Why is virtue important? n A virtue is an acquired human quality the possession and exercise of which tends to enable us to achieve those goods which are internal to practices and the lack of which effectively prevents us from achieving any such goods. MacIntyre
Importance of Virtue... n “without them, without justice, courage, and truthfulness, the practice could not resist the corrupting power of the institutions. n Virtues needs: sophrosune and phronesis. Not abusing ones position and knowing what is due to others.
What is a practice? n pp. 72. n What is the difference between internal goods and external goods? n Why can only those who practice know the internal goods? n Which is more important? n Internal goods of practice only accessible to the virtuous, not to the merely technically adept.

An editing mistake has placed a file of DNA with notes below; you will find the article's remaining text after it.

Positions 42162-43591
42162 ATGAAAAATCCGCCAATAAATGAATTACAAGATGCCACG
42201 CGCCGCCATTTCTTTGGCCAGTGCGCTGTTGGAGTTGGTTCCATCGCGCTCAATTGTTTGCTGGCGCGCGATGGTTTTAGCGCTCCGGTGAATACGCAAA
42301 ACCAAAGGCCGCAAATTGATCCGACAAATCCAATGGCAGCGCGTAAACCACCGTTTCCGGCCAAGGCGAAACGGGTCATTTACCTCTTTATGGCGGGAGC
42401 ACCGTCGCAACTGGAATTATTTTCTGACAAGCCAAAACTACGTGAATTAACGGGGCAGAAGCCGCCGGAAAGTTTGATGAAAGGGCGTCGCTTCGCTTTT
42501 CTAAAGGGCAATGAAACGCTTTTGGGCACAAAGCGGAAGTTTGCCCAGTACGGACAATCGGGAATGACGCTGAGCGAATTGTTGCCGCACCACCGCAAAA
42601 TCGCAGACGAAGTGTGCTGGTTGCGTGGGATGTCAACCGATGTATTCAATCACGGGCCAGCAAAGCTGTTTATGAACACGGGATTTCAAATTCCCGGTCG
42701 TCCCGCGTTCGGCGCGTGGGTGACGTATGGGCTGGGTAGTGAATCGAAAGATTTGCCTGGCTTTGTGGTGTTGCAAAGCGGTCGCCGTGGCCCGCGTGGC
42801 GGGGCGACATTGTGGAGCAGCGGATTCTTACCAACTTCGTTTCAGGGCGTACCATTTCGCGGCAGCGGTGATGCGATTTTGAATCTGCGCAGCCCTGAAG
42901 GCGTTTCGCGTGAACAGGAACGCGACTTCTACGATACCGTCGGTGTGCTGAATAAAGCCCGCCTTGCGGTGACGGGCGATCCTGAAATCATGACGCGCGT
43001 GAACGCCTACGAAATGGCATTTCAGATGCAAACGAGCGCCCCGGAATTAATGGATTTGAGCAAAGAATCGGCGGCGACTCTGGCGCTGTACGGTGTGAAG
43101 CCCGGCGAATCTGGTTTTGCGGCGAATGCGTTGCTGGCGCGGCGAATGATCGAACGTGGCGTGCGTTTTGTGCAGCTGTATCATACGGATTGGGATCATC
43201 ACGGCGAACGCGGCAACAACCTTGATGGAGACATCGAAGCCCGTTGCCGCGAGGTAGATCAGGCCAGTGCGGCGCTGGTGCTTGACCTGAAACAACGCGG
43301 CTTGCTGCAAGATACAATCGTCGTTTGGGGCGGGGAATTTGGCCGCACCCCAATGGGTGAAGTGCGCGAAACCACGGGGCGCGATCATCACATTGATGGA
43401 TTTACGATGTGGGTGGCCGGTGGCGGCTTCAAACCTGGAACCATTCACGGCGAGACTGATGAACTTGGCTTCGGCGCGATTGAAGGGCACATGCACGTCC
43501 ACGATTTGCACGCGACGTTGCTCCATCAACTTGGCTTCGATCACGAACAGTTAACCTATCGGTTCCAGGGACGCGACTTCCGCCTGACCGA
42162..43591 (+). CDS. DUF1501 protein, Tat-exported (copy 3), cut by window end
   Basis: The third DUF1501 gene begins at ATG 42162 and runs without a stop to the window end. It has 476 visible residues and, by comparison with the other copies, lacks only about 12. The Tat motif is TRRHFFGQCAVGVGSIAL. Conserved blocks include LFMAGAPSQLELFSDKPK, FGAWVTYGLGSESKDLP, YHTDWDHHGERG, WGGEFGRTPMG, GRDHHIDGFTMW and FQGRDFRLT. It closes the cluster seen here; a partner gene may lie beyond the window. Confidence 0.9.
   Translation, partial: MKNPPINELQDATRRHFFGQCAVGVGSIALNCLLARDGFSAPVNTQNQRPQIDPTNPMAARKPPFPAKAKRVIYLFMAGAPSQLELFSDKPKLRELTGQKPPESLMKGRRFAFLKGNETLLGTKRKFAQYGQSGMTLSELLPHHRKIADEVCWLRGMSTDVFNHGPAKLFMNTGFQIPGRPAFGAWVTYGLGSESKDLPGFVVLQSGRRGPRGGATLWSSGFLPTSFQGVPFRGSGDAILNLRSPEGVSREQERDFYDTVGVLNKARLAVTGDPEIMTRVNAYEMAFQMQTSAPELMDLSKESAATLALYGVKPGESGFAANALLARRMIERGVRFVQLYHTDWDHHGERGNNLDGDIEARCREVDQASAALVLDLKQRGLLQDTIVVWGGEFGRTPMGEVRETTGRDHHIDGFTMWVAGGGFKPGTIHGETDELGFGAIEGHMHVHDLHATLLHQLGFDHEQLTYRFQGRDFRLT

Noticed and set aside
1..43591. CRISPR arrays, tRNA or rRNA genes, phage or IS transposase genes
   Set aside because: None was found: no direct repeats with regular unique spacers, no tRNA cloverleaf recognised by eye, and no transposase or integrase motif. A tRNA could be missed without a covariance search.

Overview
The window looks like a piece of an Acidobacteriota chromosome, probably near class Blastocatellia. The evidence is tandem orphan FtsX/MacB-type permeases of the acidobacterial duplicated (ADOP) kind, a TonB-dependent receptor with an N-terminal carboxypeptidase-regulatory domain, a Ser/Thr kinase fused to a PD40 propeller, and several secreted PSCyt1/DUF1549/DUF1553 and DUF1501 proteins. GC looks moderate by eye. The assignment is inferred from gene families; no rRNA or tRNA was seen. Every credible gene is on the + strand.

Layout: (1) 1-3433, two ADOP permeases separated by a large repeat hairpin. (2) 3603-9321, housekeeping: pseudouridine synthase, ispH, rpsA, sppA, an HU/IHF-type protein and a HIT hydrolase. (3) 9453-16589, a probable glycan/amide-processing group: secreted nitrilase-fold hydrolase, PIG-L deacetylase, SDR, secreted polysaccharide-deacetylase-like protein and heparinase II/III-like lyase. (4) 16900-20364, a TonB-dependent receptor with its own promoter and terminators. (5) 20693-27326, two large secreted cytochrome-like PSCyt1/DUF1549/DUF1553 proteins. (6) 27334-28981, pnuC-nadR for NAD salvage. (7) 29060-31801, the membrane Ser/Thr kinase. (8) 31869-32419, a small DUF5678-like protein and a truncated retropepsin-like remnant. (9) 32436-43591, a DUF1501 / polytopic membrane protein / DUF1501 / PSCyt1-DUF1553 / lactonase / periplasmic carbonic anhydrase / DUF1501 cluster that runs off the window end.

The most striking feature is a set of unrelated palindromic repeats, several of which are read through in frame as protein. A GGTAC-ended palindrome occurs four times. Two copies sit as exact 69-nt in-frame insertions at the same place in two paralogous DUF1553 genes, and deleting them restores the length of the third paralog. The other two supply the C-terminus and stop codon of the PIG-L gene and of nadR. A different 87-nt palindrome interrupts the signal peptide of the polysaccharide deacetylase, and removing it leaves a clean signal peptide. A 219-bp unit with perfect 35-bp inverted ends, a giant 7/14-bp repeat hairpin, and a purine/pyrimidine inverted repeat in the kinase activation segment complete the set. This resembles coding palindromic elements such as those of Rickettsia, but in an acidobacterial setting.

What is Nietzsche’s overman? n Man of power...pp. 67
Internal Goods n pp/ 73. The athlete who is not rewarded by internal goods, and who violates the practice in his quest for external goods is easier to understand discusses within this framework. He is not doing wrong, rather he is missing out.
The importance of dialogue and conversation n External goods can provide a reason, but internal goods draw intention. Without intention, the understanding of internal goods, our athletic enterprises become empty motion. Without the willingness to converse, our motives become meaningless activity, the dead grist of the positivist’s mill. Our lives, our jobs, and our games all become meaningless without the openness to conversation and possibility. The intention is to continue the conversation. pp. 91.
Athlete as Artist, and Creative Overman n The emphasis is on the internal goods of the practice, the possibilities within the game of self-expression, the chances of transcending the limits of the game, and of playing with that effortless effort in the artless art. What we might describe as letting the game play you. This is the highest peak of athletics and not victor in the contest. This is the overman at his most creative, with power over himself to go beyond the good and bad of the practice and play directly with the game. pp. 107.